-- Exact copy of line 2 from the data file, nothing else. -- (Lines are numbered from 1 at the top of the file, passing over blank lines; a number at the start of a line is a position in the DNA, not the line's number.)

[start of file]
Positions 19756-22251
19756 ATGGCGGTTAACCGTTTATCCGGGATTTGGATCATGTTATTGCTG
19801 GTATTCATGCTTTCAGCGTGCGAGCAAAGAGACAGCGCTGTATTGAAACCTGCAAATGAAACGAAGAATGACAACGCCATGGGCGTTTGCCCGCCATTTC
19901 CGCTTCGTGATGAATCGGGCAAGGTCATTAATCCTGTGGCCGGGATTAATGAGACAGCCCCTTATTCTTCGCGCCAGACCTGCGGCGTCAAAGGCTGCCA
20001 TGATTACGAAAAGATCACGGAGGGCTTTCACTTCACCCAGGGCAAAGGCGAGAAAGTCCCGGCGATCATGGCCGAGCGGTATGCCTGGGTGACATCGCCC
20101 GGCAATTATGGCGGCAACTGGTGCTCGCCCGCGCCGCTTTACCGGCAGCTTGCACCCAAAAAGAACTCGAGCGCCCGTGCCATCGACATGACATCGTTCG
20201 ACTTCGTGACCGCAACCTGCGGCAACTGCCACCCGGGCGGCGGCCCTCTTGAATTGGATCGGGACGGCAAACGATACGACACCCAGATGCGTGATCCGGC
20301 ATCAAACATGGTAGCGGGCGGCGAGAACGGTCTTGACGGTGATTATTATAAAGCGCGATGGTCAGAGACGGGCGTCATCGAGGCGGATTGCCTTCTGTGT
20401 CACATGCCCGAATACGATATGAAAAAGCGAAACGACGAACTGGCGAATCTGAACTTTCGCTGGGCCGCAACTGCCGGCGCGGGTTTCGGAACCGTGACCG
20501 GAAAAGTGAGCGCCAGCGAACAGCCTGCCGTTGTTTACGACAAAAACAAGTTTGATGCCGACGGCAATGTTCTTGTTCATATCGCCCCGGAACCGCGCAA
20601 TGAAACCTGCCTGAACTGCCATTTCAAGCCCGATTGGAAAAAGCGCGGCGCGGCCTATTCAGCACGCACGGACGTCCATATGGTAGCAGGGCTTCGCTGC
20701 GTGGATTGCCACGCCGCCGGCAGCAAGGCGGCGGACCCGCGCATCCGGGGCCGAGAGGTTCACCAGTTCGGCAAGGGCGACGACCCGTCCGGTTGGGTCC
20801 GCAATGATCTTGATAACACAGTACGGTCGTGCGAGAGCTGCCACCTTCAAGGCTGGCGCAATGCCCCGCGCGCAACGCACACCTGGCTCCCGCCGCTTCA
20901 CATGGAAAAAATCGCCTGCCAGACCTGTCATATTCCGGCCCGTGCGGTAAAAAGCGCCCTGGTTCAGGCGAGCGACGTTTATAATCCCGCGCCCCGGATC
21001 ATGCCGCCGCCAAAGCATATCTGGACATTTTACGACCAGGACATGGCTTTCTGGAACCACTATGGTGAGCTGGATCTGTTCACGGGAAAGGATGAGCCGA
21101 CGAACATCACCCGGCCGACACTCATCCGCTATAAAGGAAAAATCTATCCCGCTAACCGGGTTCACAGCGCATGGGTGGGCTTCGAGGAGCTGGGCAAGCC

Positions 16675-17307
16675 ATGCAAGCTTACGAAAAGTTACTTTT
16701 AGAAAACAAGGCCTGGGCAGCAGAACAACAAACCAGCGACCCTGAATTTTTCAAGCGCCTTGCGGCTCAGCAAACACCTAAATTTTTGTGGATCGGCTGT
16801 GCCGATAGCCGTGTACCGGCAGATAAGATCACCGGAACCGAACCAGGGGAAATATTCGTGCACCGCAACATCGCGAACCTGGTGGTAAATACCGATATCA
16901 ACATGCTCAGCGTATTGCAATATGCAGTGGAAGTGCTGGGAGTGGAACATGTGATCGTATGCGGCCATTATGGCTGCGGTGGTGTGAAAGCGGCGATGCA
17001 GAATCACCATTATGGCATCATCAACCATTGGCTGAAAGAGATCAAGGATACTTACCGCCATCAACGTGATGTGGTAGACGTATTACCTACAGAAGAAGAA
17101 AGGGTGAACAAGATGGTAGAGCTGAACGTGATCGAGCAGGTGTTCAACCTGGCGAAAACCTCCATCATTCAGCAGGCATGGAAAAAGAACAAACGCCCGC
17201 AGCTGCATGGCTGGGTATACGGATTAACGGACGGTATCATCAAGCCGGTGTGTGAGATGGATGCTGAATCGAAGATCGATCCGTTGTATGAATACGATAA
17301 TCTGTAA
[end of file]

19756 ATGGCGGTTAACCGTTTATCCGGGATTTGGATCATGTTATTGCTG